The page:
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Prior to death
Must possess requisite intent to effect revocation.
May be revoked by
- Subsequent intstument - requires same formality as any will - oral revocation not valid; may be by implication if subsequent instrument is inconsistent with the first.
- Physical act - NY only recognizes complete revocation by act, not partial. Alterations therefore must affect entire instrument or at least major parts of testamentary scheme. Presumption of revocation of physical act where original will cannot be located, unless duplicate original is found. May be done by third party if at testator's direction, proved by two witnesses, and in testator's presence.
- Operation of law - divorc, but not separation unless disqualified for other reasons (e.g., abandonment)
- Alteration - allowed if done using same formalities of a will
If testator had will at time of death and it is not found, then rebuttable presumption of destruction with intent to revoke.
Duplicate original can be admitted to probate, but photocopy cannot.
Proponent of lost will must prove its existence by clear and convincing evidence to get it probated.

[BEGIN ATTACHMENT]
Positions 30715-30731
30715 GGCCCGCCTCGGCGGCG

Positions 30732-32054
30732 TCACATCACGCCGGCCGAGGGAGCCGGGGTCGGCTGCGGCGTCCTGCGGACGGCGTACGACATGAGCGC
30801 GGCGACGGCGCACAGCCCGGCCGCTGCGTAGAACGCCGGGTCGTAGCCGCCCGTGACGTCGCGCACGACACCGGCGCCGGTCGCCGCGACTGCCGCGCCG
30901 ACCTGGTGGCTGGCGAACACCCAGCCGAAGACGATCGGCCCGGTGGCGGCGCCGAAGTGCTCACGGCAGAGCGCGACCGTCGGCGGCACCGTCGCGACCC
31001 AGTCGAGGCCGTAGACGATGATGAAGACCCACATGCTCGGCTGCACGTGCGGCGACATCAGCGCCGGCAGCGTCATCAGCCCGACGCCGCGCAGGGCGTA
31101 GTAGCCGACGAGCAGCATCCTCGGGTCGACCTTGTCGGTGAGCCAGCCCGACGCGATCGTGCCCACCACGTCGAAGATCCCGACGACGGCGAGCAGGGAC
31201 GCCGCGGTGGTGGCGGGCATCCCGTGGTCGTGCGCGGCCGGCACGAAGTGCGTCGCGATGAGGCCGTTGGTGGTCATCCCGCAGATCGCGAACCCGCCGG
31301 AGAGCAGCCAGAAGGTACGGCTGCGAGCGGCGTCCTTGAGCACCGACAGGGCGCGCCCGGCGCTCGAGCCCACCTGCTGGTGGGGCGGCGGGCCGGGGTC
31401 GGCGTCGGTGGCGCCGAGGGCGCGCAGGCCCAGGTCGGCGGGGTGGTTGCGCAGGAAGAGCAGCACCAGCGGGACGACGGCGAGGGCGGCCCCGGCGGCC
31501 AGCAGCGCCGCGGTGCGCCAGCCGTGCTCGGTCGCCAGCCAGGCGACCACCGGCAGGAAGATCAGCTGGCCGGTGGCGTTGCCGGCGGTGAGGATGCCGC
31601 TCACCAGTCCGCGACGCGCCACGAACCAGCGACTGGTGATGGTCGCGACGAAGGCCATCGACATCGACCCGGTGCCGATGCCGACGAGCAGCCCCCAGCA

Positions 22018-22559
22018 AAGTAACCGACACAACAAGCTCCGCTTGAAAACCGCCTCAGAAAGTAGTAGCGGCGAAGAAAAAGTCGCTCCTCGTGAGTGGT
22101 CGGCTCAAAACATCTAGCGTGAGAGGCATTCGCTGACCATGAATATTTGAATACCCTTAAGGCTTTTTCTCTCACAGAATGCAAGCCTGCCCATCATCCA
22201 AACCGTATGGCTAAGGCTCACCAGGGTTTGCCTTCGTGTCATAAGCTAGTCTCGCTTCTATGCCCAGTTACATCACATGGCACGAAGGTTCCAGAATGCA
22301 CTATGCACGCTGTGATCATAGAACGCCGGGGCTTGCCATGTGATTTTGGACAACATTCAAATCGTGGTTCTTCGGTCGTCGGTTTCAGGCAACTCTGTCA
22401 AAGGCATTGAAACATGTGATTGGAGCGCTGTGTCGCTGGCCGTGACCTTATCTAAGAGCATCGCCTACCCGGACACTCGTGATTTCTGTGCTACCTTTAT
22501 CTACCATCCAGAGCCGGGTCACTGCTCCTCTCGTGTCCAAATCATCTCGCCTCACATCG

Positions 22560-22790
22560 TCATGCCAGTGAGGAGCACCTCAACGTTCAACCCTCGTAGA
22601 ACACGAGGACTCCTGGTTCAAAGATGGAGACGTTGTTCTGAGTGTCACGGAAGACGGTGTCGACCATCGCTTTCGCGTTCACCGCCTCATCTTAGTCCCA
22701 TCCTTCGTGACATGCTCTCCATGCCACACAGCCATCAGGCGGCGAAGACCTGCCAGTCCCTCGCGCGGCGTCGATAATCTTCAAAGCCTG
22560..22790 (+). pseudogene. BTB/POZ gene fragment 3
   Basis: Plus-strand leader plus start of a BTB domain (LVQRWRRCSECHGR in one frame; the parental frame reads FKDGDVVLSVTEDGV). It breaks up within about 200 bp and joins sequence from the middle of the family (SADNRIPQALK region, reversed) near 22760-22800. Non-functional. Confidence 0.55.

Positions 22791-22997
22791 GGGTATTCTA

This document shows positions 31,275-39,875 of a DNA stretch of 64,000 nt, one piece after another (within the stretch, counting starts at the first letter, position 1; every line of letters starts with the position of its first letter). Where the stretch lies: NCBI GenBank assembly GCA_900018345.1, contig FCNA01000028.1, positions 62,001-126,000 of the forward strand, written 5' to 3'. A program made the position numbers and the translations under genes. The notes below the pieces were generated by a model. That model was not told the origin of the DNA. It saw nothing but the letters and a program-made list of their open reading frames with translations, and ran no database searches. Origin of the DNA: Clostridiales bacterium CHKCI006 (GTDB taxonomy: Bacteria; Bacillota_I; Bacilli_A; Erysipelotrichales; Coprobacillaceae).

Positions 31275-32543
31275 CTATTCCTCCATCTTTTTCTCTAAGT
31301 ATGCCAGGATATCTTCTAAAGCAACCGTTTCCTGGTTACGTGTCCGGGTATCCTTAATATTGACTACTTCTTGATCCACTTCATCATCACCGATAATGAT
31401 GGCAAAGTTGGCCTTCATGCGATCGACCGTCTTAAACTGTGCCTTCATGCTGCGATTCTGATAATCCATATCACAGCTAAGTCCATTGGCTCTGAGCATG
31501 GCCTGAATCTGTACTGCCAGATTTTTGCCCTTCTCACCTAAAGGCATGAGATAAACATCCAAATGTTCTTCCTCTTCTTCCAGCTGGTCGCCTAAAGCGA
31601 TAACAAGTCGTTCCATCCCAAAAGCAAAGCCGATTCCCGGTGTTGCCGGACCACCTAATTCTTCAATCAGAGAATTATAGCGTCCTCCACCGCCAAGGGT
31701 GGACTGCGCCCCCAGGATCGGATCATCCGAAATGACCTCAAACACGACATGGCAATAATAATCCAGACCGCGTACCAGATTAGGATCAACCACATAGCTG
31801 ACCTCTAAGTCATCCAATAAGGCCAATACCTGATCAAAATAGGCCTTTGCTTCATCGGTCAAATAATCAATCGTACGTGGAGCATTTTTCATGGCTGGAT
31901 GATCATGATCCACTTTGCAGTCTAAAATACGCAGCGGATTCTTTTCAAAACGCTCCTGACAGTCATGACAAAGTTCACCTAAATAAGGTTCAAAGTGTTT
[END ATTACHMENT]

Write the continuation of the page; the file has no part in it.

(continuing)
If will is destroyed, can show lack of intent to revoke by clear and convincing evidence to get it probated.
Revocation of will = revocation of all codicils to it as well.
Revocation of codicil revives altered parts of will.
By republication: Re-executing the writing, declaring it a revival of prior will.
By dependent relative revocation - revocation of will under mistaken belief of law or fact has not effectively revoked. DRR revives original will as equitable remedy.
DRR Example: T creates a second will and then writes on the first will, “I am revoking this will because I made a new will.” T did not realize that the second will was not valid. The revocation of the first will is set aside and the first will is given effect.